We have used the services of several different housesitters in the past and have found that the arrangement was mutually beneficial to all parties concerned. We had assumed the same thing would apply this time, after all we had driven all the way down to Geelong to meet the potential sitter, many months before we were due to leave. We even introduced her to the dog that she would be looking after. We had no reason to believe that things would not go well.

    As it turned out the arrangements seemed to be going well for the two and a half weeks we have been travelling for. For the first few days we even got sent emailed “happy snaps” showing how well the cat and dog were being looked after. Even when the communications started to slow down, we assumed that all was going well. You can therefore imagine my surprise when I got a short message saying that the housesitter had decided to immediately pack up and leave. No warning, no opportunity to make other plans – she had just packed her bags and gone, leaving the pets in an empty house. Even more surprising was the way she ended her message with “have a happy holiday”.

    To say that this constituted something of a curveball would be an understatement. We then spent much of the morning on the phone trying to put alternate makeshift plans into operation. We have never heard of a sitter acting in such an irresponsible way before, but there was little we could do about it when we were on the other side of the planet. When Maggie’s sister arrived at our house to see what had happened, she found that not only were the animals left unattended, but the front door had been left damaged, the airconditioner was broken, the washing machine had been moved and some towels had been taken. I suppose under such circumstances we should have been glad that she had not stayed for the full two months as I don’t think the house would have survived. I guess we have learned to be far more selective in our choice of any future potential house sitters. In the meantime we will have to somehow get by with “Plan B” for the next 6 weeks.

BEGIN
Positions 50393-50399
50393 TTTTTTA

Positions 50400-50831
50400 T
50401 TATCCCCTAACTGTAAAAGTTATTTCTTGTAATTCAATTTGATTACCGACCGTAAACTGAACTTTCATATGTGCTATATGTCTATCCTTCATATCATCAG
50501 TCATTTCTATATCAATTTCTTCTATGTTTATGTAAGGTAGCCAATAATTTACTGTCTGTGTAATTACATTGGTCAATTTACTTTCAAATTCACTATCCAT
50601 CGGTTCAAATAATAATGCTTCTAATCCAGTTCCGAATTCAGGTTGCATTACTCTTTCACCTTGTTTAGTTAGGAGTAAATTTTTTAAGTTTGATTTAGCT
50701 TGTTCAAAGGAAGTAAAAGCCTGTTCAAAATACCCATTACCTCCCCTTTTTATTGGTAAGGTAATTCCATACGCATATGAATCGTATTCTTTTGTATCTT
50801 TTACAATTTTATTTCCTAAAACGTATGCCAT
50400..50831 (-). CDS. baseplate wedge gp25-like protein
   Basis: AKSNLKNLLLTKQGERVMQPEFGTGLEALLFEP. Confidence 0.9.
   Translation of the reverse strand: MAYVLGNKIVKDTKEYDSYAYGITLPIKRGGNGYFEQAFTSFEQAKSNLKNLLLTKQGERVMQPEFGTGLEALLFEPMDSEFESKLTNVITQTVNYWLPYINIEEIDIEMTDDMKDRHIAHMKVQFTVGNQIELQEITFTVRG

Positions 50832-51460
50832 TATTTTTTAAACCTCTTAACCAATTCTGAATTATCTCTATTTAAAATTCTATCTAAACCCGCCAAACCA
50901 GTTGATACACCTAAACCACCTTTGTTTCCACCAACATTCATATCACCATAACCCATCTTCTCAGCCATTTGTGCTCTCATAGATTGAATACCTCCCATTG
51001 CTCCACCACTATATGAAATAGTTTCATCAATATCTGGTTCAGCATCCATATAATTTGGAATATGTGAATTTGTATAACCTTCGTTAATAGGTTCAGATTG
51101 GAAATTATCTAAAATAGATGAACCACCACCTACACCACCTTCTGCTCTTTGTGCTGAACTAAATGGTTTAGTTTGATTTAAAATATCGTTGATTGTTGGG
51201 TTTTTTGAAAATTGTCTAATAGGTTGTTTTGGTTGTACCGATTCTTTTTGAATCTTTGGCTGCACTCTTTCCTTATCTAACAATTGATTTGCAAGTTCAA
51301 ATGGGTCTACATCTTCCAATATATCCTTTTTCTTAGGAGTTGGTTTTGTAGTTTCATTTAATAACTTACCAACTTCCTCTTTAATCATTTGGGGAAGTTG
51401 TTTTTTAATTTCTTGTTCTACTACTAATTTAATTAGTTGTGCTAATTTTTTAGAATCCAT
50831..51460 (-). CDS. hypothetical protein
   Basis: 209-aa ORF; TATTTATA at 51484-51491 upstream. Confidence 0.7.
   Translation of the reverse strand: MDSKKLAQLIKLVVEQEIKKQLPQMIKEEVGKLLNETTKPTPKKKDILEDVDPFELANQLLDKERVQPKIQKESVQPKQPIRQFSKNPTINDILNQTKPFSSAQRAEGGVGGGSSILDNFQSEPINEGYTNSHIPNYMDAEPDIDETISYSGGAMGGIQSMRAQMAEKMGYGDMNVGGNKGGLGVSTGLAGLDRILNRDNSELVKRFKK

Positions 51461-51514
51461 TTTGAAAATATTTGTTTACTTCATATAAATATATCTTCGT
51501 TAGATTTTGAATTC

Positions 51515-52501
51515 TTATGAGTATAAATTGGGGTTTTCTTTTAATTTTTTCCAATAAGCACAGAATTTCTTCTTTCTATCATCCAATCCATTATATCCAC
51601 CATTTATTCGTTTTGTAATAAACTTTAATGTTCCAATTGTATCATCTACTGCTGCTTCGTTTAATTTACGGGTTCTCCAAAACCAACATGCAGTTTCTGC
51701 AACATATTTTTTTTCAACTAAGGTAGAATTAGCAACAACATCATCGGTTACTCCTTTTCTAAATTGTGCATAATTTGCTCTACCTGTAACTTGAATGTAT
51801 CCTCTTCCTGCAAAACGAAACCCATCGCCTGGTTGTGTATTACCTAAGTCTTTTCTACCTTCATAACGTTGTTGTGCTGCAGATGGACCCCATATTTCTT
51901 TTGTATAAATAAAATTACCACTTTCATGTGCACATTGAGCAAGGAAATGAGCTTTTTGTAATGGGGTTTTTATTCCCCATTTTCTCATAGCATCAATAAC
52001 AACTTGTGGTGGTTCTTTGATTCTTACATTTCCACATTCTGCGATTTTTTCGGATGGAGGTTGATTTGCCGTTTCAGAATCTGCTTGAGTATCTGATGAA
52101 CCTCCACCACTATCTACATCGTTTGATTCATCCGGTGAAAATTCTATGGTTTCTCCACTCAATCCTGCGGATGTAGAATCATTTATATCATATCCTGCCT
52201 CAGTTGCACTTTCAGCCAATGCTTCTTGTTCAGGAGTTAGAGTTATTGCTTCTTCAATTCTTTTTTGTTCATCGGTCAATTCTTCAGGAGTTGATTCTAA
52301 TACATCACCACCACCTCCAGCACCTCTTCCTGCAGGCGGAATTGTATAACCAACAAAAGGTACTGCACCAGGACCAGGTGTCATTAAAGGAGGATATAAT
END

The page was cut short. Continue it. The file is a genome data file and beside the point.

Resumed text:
Since today was going to be our final full day in Aigues Mortes, I did not want the entire time there to be spoilt by the unwelcome news we had received. We had already decided that we should all visit the ramparts that surround the city. These fortified walls extend around the full 1.7 km perimeter of the old city and certainly would have posed a significant obstacle for any would be medieval invader.

    If we had been aged between 18 to 25 years of age we would have been able to get access for free. For some reason the ticket seller would not believe that I fell in that age range and charged me the full price of 8 Euro. There was no concession for old Australians at all, even if our ancestors had helped rescue France from destruction in both world wars.